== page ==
The accusations against Harvey Weinstein have catalyzed a seismic shift, prompting millions of women to come forward with their own stories of sexual assault and harassment under the #MeToo hashtag.

This is not the first time women have tried to awaken the world to reality and extent of male violence, but #MeToo does feel like the most impactful name-and-shame campaign to date.

It has extended far beyond Hollywood: here in Vancouver, women began circulating a list of names of local DJs of whom they allege sexual assault. In the U.S. and the U.K., a number of writers, editors and journalists have been fired or suspended due to sexual harassment allegations. In India, an activist put together a public list of men in academia accused of sexual harassment. There are many more examples.

While much of this action has arguably come far too late, it feels like maybe — just maybe — we are witnessing a turning point where perpetrators will be held to account for their behaviour (or, at very least, will fear being held to account). Perhaps the wall of silence that has kept many women vulnerable, ashamed and powerless is beginning to crumble. 

A social media 'witch hunt'

But not everyone is thrilled to see these lists of names, and the swift fallout that has resulted. Indeed, many have argued this kind of social media call-out constitutes a "witch hunt" — a form of vigilantism that has potentially dangerous implications for men who might see their reputations ruined.

Those arguments were bolstered after the death of a Vancouver DJ whose name was on the social media list. (His cause of death has not been officially confirmed, but a few who knew him have said on Facebook that it was suicide.) In response, many blamed the women who had spoken out and questioned the righteousness of naming men publicly.

But the issue remains, if posting the names of perpetrators online is "wrong," what is the "right" way to hold men to account?

Common suggestions include community interventions, direct confrontation and filing reports with the police. The trouble is that few of these methods have ever worked in the past.

Many women recognize that police reports too often go nowhere, and that when they do, accusers are forced through traumatic and humiliating court processes, where their lives are picked apart, and where a majority of men are let off at the end of it all.

What's more, women who go to the police are sometimes accused of being traitors to the left or to their communities. In recent years, feminists who advocate for the justice system to hold men accountable for their violence, exploitation or rape have been labelled "carceral" — a dismissive term in this context, suggesting indifference on the part of women to the plight of over-incarcerated men. This accusation, however, doubly victimizes women who go to police: not only have they been subject to abuse, but now they're viewed as sellouts, too.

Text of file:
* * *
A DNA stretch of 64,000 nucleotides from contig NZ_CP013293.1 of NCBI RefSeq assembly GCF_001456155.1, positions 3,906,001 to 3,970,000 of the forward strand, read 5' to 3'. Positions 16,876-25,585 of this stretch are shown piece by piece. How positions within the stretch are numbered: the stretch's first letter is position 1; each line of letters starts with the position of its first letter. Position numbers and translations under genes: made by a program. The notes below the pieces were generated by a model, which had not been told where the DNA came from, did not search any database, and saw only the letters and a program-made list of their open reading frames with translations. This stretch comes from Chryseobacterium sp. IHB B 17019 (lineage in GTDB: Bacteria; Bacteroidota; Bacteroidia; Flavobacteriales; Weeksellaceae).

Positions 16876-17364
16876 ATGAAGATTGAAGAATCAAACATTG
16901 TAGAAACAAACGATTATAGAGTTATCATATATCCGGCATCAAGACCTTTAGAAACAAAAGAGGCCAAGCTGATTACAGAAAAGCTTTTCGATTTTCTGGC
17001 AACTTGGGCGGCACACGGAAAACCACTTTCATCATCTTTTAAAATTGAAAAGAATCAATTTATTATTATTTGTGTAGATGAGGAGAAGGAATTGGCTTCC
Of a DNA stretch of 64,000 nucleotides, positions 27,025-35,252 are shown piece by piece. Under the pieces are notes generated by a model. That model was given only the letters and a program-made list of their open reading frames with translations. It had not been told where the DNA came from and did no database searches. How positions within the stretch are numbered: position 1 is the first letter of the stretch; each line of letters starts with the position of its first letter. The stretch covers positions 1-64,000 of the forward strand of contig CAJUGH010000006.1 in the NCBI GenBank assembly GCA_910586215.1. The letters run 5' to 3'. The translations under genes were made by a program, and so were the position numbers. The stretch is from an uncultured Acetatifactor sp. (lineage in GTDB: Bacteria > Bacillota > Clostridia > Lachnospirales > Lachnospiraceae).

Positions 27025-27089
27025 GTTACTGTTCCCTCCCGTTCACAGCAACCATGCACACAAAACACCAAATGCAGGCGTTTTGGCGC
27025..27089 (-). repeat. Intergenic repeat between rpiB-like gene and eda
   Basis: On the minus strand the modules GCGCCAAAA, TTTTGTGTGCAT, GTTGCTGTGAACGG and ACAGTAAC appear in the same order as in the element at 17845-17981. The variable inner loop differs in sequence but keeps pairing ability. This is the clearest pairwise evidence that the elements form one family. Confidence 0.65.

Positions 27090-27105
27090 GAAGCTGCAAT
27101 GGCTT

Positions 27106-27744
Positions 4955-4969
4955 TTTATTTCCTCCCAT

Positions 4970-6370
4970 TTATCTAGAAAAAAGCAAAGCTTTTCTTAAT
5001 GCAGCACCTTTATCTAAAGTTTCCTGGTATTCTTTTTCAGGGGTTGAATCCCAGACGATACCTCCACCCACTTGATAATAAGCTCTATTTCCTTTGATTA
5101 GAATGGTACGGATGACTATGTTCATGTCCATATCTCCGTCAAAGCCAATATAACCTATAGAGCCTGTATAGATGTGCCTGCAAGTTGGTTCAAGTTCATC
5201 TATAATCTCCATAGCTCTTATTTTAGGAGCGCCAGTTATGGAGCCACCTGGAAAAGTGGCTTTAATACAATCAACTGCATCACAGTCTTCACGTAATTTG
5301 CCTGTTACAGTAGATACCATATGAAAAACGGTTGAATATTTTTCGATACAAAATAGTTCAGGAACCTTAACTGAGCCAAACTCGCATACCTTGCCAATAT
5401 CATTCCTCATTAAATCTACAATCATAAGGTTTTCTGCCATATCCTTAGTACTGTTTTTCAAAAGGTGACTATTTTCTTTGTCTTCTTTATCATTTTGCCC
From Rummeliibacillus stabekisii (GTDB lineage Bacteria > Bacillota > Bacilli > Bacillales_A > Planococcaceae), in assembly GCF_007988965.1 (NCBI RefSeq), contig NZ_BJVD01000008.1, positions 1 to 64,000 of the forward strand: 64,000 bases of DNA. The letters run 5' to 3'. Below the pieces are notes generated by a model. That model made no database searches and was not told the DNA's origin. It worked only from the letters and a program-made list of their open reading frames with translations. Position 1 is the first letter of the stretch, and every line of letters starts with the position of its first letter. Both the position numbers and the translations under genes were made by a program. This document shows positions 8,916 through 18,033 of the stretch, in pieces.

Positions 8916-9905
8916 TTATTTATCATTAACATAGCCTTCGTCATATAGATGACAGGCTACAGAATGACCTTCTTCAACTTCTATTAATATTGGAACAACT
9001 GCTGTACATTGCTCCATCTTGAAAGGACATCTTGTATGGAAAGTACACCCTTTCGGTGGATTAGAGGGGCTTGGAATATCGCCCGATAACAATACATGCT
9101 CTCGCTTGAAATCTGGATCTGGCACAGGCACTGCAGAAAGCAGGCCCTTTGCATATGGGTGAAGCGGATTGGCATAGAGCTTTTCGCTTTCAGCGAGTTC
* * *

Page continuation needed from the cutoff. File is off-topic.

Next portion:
As for the suggestion that going to our communities and friends will result in protection and accountability: I can tell you how that goes. I've done it myself. 

Lack of community support

After leaving an abusive relationship, I came out to my small community, where I was living at the time, on one of B.C.'s Gulf Islands — a community that claimed to protect their own, to hold one another to account and of course, to reject police intervention.

But after laying myself bare, I was confronted with sexist victim-blaming, disbelief and an outright smear campaign led by my abuser himself, aimed at tarnishing my reputation and credibility. I did dutifully go to the police after all that, although they didn't seem particularly interested in dealing with my abuser, and failed to follow up after numerous attempts on my part. I was then further punished for "bringing cops to the island."

It was a painful lesson to learn, but useful in terms of understanding why so many women choose to remain silent. Indeed, it seems unreasonably cruel to abandon and punish women when they speak out to those around them, but simultaneously demand women not make use of the criminal justice system. 

U of R president Vianne Timmons shares her #metoo story7:40

A recent story in The New Yorker outlined further why women don't come forward. Actress Daryl Hannah, for example, said she "experienced instant repercussions," after rejecting Weinstein's advances and telling as many people as she could about what happened, hoping for support. Despite her star power, she got nowhere. And Asia Argento, one of the first actresses to speak out about Weinstein, was recently forced to leave her native Italy due to public shaming.

It seems that no matter what women do to deal with assault or harassment, it is wrong. If they don't speak out, they are criticized. If they speak out years after the fact — finally feeling brave enough to do so — they are asked what took so long. If they speak out online, they are said to be unethical and bullying.

The fact is that there is no perfect way to hold men to account. In the case of #MeToo, women have taken to social media because they feel they have no other recourse. And as the above examples demonstrate, it's not hard to see why. Until men's behaviour changes, women will continue to speak out in any way we can.

This column is part of CBC's Opinion section. For more information about this section, please read this editor's blog and our FAQ.